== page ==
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Written by: Victoria Alexander | April 12th, 2013

Convoluted and deliciously twisty but worth even a second viewing. I’ve been placed under hypnosis and it’s not like this at all. Why isn’t Vincent Cassel a huge star in the U.S.?

Simon (James McAvoy) is a fashionable star fine art auctioneer. He explains the high-tech security methods used by his auction house, Delancey’s of London, to protect their valuable objet d’arts. In this case, it is Goya’s ‘Witches in the Air’. As soon as Simon’s hammer goes down on the painting for over $20 million, thieves enter with machine guns and wearing masks. We watch as Simon follows the procedure for securing the painting. Hiding it away, Simon is accosted by bespoke-wearing Franck (Vincent Cassel) and hit on the head causing him a concussion. The painting is not in the satchel Franck takes from Simon.

Apparently, Simon is part of Franck’s crew and due to his gambling addiction, owes Franck a lot of money. So, when all else fails, Franck decides to use hypnosis to uncover Simon’s memory where he hid the painting. The hypnotherapist Simon chooses is Elizabeth Lamb (Rosario Dawson).

After Simon is released from the hospital you’d think his time would be filled with insurance agents, auction house investigators, the press, and wealthy art patrons, but he is free to go to daily sessions with Lamb. Giving Lamb a bogus reason for wanting hypnosis, Lamb quickly realizes it’s not about Simon forgetting where he lost his car keys. She wants to be an equal part of Franck’s and guarantees she will find the painting.

Things start to twist as Lamb becomes sexually involved with Simon. In the most talked about scene, before having sex with Simon, Lamb goes into the bathroom and we hear the sound of an electric razor. She walks out nude and completely shaven. When did Simon discuss his appreciation of hairless women? Is there an underlying sexual fetishism involved or, we are to assume, a purely aesthetic appreciation of life imitating art? There is a point here? What did I miss? (See for the screen shot.)

Male viewers are not interested in seeing actors showing full-frontal nudity; however, it is insulting that Dawson did it (as a gift to her at-that-time lover, director Danny Boyle?), but we never see McAvoy’s genitals. It’s sexist and cheats the audience. Why her and not him?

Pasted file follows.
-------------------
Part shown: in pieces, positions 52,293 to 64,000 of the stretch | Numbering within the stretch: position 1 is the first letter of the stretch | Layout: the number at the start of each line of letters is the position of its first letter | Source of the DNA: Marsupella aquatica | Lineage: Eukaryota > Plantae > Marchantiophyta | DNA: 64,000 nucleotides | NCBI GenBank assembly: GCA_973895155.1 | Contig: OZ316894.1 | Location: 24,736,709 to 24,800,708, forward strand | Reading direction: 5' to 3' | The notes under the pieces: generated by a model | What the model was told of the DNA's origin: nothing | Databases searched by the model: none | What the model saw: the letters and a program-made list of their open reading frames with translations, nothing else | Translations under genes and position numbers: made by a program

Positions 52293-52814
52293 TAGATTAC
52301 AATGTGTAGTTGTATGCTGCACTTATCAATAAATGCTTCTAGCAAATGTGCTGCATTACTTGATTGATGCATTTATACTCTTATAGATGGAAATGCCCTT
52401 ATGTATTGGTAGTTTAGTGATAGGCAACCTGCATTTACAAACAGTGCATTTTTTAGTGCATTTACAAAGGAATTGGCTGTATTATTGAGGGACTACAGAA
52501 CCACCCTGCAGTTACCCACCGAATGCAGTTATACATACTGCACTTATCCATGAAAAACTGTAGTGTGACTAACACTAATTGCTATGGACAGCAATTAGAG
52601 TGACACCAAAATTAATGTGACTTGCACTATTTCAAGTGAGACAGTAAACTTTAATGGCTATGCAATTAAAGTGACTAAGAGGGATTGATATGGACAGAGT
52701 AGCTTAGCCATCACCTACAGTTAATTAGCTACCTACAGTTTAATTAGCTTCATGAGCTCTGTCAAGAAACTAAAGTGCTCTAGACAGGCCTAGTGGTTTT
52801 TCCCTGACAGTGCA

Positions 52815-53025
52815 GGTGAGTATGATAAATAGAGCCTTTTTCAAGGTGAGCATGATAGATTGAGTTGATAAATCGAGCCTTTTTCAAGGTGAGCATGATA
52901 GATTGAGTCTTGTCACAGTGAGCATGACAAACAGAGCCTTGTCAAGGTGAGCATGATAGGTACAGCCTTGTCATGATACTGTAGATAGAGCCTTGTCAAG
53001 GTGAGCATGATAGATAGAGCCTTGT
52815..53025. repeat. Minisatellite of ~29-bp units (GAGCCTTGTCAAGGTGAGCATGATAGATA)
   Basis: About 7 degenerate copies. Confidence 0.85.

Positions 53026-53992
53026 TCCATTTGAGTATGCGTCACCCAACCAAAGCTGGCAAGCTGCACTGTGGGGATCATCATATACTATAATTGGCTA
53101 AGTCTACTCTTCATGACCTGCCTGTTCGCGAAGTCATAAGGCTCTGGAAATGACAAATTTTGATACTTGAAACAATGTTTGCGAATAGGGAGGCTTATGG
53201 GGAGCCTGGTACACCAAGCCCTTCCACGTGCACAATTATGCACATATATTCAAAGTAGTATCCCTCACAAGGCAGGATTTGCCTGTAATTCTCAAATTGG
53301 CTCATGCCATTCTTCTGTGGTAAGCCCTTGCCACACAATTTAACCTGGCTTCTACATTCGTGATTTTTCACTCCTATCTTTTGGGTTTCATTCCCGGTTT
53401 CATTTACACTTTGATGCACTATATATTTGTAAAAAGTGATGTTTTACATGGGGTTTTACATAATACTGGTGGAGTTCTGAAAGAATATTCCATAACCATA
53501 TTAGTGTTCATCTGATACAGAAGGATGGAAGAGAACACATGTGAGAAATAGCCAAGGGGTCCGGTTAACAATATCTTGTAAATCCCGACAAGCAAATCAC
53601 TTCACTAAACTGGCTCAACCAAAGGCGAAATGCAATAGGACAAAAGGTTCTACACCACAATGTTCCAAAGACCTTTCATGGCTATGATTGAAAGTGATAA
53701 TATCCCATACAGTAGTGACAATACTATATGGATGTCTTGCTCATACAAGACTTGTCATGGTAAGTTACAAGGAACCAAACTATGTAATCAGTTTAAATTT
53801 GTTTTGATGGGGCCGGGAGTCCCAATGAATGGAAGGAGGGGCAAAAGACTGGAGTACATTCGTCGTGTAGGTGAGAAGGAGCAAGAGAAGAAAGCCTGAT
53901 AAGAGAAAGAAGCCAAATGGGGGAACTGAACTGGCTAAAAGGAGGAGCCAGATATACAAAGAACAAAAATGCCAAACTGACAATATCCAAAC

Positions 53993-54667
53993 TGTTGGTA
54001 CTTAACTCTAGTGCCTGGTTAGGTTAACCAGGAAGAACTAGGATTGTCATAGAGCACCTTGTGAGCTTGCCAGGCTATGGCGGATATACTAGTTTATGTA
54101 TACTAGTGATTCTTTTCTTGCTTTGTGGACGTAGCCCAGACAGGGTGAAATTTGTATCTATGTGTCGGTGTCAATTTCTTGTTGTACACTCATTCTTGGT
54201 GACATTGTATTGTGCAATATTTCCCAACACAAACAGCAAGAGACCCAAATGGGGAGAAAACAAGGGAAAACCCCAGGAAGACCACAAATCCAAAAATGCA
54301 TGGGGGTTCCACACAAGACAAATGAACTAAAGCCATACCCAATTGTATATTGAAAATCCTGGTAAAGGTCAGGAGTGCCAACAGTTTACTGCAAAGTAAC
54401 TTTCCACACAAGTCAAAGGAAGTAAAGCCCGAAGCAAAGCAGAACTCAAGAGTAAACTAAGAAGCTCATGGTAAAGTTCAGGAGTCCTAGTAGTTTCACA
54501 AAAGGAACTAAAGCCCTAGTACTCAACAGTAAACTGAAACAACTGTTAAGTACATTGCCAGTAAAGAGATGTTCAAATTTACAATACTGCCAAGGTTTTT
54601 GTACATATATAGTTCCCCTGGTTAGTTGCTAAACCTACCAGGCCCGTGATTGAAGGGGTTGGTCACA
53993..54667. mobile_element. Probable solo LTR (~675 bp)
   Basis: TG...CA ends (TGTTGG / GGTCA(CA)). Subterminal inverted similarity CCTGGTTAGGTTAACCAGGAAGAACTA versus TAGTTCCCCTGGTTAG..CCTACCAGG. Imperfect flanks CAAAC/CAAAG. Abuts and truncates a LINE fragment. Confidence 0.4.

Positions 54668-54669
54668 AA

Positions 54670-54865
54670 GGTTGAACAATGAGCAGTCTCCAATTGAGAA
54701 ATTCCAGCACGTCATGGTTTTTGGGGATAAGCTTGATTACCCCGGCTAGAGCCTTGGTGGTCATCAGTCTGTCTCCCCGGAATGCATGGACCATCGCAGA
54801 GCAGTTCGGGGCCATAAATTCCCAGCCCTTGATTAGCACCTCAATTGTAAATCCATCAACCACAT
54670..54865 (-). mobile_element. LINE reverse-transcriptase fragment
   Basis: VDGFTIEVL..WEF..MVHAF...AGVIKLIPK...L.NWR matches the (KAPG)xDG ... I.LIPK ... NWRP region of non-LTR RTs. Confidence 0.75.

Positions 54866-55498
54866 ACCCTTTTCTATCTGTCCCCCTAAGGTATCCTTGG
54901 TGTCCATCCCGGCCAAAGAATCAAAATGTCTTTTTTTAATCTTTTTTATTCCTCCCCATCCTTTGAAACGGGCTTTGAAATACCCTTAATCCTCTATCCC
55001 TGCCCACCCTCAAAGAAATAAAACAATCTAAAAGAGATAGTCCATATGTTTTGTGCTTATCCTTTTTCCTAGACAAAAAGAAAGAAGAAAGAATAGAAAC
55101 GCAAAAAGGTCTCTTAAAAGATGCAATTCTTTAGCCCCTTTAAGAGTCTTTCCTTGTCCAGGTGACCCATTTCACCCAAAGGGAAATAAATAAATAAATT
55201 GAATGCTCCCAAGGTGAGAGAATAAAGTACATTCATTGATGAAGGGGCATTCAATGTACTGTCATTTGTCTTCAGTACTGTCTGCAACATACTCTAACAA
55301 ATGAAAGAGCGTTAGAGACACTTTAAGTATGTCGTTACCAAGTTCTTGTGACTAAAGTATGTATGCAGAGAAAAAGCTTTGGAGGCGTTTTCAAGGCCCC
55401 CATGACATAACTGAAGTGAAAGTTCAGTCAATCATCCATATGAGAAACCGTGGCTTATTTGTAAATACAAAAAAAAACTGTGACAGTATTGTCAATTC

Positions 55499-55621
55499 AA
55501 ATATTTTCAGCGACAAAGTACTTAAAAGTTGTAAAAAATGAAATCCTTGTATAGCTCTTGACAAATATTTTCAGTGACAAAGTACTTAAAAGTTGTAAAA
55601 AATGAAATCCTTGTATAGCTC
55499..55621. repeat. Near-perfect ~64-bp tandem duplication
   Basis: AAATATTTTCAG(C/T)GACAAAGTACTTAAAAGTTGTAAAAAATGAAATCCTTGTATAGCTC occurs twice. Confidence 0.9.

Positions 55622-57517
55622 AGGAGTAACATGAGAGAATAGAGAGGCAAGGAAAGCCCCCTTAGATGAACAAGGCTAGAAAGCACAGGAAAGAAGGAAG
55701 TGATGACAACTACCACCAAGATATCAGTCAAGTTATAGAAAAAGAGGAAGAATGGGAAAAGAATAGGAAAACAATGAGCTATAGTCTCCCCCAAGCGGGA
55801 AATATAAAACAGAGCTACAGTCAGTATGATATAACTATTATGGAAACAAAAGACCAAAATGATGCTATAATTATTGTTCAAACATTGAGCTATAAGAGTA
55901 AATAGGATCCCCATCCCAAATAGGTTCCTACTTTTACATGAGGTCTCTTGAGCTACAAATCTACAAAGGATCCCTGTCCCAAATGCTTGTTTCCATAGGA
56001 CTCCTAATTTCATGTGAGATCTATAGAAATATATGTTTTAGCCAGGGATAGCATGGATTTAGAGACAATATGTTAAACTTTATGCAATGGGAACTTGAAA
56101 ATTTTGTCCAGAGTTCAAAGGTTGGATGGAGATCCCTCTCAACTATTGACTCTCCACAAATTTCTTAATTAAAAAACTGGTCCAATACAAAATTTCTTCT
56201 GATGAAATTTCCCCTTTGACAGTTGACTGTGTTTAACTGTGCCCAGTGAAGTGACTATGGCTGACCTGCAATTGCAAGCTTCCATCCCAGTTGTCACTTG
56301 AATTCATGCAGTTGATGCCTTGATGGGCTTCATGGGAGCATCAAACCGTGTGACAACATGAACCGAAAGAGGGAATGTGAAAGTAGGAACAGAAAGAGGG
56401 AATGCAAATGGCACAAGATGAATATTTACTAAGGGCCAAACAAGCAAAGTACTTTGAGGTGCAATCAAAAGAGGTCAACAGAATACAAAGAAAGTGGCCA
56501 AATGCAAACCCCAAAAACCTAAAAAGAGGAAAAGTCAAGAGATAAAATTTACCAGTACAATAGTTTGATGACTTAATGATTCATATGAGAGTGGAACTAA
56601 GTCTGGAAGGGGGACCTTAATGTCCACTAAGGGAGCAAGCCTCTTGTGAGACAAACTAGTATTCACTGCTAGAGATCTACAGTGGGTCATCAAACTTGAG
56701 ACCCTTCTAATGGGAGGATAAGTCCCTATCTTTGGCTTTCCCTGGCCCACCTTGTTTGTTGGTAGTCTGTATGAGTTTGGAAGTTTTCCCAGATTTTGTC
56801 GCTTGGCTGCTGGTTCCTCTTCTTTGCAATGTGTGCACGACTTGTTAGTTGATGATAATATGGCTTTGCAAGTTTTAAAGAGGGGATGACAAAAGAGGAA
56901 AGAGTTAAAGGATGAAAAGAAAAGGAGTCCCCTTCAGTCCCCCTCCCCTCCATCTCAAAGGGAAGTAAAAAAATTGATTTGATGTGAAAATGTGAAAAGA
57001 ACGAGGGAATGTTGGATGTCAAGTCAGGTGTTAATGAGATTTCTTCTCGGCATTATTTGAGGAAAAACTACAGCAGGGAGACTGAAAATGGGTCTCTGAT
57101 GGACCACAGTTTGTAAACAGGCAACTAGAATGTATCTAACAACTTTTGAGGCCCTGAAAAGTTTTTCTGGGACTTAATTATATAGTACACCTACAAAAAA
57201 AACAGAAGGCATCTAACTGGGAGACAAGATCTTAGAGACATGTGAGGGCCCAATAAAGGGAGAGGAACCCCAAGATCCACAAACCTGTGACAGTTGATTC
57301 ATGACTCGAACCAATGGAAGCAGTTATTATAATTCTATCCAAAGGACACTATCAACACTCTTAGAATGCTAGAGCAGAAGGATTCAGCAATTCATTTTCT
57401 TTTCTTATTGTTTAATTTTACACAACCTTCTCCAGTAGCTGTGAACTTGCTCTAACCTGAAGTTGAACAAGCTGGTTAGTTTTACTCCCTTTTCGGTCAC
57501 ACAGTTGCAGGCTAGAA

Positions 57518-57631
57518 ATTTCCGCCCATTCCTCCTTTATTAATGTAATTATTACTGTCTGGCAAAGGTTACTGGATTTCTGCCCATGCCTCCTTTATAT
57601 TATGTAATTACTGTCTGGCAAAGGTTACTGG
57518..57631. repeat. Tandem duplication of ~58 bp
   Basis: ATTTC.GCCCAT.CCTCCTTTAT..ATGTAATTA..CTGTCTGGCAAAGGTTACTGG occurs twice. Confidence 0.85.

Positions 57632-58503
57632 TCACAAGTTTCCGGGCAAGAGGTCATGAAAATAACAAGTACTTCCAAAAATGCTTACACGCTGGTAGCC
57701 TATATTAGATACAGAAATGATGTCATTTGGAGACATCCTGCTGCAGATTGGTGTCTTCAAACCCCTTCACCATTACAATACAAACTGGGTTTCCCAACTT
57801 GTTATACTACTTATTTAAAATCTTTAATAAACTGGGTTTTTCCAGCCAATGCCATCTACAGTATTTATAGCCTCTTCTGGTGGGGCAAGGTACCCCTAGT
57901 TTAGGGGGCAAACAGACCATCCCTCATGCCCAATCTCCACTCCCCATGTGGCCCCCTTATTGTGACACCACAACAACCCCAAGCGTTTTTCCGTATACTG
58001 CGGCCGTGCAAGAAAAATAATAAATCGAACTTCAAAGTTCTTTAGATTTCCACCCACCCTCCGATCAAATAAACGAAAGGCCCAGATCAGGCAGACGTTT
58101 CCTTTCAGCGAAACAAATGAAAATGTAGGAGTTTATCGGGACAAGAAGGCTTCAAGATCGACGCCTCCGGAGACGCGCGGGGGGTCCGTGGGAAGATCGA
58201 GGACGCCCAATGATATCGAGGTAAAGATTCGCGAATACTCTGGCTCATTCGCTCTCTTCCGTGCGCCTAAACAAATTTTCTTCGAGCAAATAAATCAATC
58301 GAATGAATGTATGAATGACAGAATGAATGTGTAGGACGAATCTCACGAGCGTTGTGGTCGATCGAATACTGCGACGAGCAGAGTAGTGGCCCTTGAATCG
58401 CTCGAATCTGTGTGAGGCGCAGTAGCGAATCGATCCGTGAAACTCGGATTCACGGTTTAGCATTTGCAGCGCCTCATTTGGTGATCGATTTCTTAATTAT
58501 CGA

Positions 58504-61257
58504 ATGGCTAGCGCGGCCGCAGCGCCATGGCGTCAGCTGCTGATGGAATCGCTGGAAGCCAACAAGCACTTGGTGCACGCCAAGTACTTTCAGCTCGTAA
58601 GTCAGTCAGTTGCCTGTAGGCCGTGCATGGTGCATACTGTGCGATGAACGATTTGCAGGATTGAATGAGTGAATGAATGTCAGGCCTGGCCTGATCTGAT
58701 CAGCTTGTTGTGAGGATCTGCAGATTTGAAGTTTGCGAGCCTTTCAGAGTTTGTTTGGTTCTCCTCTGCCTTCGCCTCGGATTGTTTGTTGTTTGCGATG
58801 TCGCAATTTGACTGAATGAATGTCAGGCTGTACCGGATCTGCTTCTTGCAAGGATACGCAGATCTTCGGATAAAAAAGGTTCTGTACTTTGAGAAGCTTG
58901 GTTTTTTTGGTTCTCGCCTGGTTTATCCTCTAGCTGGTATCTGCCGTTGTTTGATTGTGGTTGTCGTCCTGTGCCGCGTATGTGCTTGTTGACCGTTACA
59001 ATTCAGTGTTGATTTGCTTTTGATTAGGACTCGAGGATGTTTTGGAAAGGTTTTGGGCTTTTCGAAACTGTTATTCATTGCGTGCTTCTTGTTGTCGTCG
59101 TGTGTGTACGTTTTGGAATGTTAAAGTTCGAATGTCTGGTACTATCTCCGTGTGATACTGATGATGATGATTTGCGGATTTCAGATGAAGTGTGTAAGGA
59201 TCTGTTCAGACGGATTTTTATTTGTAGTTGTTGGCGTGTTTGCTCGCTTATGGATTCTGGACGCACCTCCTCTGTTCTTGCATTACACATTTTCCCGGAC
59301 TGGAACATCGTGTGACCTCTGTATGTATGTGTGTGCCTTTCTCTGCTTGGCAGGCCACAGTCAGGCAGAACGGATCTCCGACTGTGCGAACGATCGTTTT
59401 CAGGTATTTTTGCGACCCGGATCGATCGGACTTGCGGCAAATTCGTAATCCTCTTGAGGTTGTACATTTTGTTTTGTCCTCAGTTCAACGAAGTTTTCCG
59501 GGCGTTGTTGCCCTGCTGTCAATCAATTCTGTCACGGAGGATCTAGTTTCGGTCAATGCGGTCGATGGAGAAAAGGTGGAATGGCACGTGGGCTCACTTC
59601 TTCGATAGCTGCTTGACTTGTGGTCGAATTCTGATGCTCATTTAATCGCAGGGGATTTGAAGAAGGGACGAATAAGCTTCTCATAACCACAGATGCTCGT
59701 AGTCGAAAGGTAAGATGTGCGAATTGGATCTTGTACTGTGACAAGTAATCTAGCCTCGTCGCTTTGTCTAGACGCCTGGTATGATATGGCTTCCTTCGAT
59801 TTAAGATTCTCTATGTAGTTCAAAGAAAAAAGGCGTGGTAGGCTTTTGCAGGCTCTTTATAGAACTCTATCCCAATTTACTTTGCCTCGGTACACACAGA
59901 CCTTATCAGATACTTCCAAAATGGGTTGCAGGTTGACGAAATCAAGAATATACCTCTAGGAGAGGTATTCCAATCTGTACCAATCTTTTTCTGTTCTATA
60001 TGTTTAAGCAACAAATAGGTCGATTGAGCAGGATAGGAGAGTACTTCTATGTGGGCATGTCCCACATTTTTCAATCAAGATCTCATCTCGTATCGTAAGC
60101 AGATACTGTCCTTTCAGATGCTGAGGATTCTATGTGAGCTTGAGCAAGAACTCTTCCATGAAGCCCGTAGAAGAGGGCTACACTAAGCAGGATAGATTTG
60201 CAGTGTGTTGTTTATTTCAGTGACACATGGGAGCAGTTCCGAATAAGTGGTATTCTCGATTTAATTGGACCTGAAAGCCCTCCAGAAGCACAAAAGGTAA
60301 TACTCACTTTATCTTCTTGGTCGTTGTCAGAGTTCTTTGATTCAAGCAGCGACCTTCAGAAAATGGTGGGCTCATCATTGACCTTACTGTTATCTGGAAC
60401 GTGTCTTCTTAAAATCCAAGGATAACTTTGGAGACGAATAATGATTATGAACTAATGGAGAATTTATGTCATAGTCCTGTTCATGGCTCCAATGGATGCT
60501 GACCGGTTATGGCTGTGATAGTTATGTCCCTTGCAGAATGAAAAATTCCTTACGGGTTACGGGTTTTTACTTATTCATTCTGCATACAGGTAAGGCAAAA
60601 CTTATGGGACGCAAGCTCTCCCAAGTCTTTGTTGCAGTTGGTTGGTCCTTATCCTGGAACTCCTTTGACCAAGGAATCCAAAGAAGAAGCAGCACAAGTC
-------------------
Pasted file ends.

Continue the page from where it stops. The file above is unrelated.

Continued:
Why didn’t Boyle ask Cassel? I bet he would have been game.

It is quite rare for the star of a film – here it is McAvoy – to allow the second lead a better sexual scene or to display a more dynamic screen presence. But Cassel (to be fair, I am a huge fan of Cassel and has Netflixed all his foreign movies) has his own sex scene with Dawson and, and to use the pompous movie term, a more complex “character arc”. Up against Cassel’s powerful image on screen and Franck’s hard-bitten crew, McAvoy’s slight physique is a distraction. He is overwhelmed by Dawson’s hungry-sex look and Cassel’s devastating appeal. There is nothing McAvoy does to “foretell” what will come. Simon appears to be a good guy and even when we find out he is part of Franck’s crew, his true nature as a degenerate gambler and a clever schemer is never even hinted at.

You understand why Lamb goes for Franck.

If I had one other complaint about TRANCE, it’s that there is too much of Lamb’s babbling on during her hypnosis sessions. I didn’t fall into a meditative state, I got agitated. Movies are principally a visual medium, so I always say, “too many words”.

Show me, don’t tell me.

But then, the story twists again and becomes another movie. Yes, it is all cleverly tied up again but it is only a second viewing that will tell if there were clues and foreshadowing for the audience. Nevertheless, could anyone imagine this actually happening?

Vincent Cassel’s fantastic wife, actress Monica Bellucci (who didn’t see her in Gaspar Noe’s 2002 film IRREVERSIBLE alongside Cassel?), recently made the following comments in an interview, regarding her marriage to Cassel. As a public service to Cassel’s fans, I submit the following excerpt:

Monica Bellucci wouldn’t mind her husband being unfaithful if they were apart for a while. The 46-year-old actress – who has daughters Deva, six, and 10-month-old Leonie with spouse Vincent Cassel – values respect and loyalty more in a relationship than fidelity.

She said: “Passion you can feel for the worst man you ever met. But that has nothing to do with a deeper partnership. In such a one, passion stays, but more important is confidence, respect, knowing a man is not just loyal in a sex way, but that they will be there for you. That is more important than just fidelity.”

“It would be ridiculous to ask [fidelity] of him if I hadn’t been there for two months. You can’t ask such things as who has he been seeing, what has he been up to? It is more respectful and realistic to take the view that you’ll be with me when I see you.”

Victoria Alexander is a member of the Broadcast Film Critics Association: and the Las Vegas Film Critics Society: Victoria’s weekly column, “The Devil’s Hammer,” is posted every Monday.

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Member of Las Vegas Film Critics Society: Victoria Alexander lives in Las Vegas, Nevada, and answers every email at For a complete list of Victoria Alexander's movie reviews on Rotten Tomatoes go to: Victoria Alexander contributes to Films in Review (, Film Festival Today ( and Las Vegas Informer (

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